to become engaged with the poor so that they related to them on a very
personal level.  

Even as Francis Drexel made out his will, after assuring that his daughters would be well cared for, he included many charities. Not aware that Katharine would be founding a Community to help the poor among the Black and Native American peoples, much of his money was distributed to those charities on
his death.

While most of us do not have very large resources to reach out monetarily to help others, wealth comes in many other forms. It can be love, expressed by a smile, a listening ear, or a helping hand. These and many other ways of reaching out can make a person feel as if he/she had been given a
million dollars.

One of my favorite poems by Nikki Giovanni, a famous African-American poetess, attests to this:


Related Poem Content Details

childhood remembrances are always a drag   
if you’re Black 
you always remember things like living in Woodlawn   
with no inside toilet 
and if you become famous or something 
they never talk about how happy you were to have   
your mother 
all to yourself and 
how good the water felt when you got your bath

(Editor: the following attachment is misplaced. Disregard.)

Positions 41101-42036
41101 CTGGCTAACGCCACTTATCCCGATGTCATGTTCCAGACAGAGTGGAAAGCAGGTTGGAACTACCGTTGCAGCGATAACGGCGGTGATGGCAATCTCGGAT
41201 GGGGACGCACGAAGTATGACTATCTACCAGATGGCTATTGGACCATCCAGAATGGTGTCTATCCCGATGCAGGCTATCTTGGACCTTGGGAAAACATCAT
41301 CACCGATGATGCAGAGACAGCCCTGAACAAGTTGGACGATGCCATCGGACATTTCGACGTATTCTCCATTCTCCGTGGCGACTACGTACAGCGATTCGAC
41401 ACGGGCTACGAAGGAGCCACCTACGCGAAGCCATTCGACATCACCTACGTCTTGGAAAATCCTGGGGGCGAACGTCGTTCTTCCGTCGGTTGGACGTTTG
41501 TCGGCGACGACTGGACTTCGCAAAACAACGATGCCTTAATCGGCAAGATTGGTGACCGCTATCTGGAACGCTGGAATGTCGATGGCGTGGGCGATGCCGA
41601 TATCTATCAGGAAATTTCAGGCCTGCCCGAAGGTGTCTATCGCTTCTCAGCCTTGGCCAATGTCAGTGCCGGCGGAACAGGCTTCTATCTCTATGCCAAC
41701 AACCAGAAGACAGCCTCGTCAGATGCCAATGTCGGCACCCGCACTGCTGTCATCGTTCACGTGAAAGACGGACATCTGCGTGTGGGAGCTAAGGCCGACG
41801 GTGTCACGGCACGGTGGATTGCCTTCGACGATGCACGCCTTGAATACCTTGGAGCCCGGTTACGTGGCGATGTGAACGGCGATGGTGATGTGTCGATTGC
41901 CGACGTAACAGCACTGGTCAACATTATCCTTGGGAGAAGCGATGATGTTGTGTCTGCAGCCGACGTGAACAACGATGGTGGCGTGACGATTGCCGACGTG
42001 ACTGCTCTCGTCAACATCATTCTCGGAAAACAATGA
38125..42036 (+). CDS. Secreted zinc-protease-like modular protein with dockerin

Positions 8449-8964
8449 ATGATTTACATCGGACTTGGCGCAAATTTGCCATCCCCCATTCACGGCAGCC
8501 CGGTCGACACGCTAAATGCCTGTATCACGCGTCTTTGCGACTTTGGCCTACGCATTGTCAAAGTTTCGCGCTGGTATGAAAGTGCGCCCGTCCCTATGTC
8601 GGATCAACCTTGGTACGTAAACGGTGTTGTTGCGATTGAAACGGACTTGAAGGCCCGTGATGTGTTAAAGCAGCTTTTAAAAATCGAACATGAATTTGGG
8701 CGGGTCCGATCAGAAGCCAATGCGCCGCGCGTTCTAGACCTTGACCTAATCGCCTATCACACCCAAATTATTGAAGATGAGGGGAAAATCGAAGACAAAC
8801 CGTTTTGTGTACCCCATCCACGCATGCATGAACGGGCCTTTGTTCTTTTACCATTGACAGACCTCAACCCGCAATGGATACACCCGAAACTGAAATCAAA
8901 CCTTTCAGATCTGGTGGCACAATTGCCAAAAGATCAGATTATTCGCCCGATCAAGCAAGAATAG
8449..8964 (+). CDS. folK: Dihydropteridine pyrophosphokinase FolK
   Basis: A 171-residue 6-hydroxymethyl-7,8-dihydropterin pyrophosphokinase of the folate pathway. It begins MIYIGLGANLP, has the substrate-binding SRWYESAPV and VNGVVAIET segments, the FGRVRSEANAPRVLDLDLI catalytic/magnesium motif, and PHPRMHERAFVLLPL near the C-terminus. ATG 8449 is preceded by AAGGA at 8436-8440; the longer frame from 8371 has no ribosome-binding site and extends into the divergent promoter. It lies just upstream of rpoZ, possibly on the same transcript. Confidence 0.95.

from one of those 
big tubs that folk in chicago barbecue in   
and somehow when you talk about home   
it never gets across how much you 
understood their feelings 
as the whole family attended meetings about Hollydale 
and even though you remember 
your biographers never understand 
your father’s pain as he sells his stock   
and another dream goes 
And though you’re poor it isn’t poverty that 
concerns you 
and though they fought a lot 
it isn’t your father’s drinking that makes any difference   
but only that everybody is together and you 
and your sister have happy birthdays and very good   
and I really hope no white person ever has cause   
to write about me 
because they never understand 
Black love is Black wealth and they’ll 
probably talk about my hard childhood 
and never understand that 
all the while I was quite happy

Let us be good stewards of the Master. Let us share his unique gifts to us, whatever they may be.  The more we share, the more we are enriched. That is how we can delight the heart of our Heavenly Father!!!

Thursday, September 8, 2016

September 11, 2016 - The Prodigal Son

The Twenty-fourth Sunday in Ordinary Time - Year C

Image result for the prodigal son

Reading I: Exodus 32: 7-11, 13-14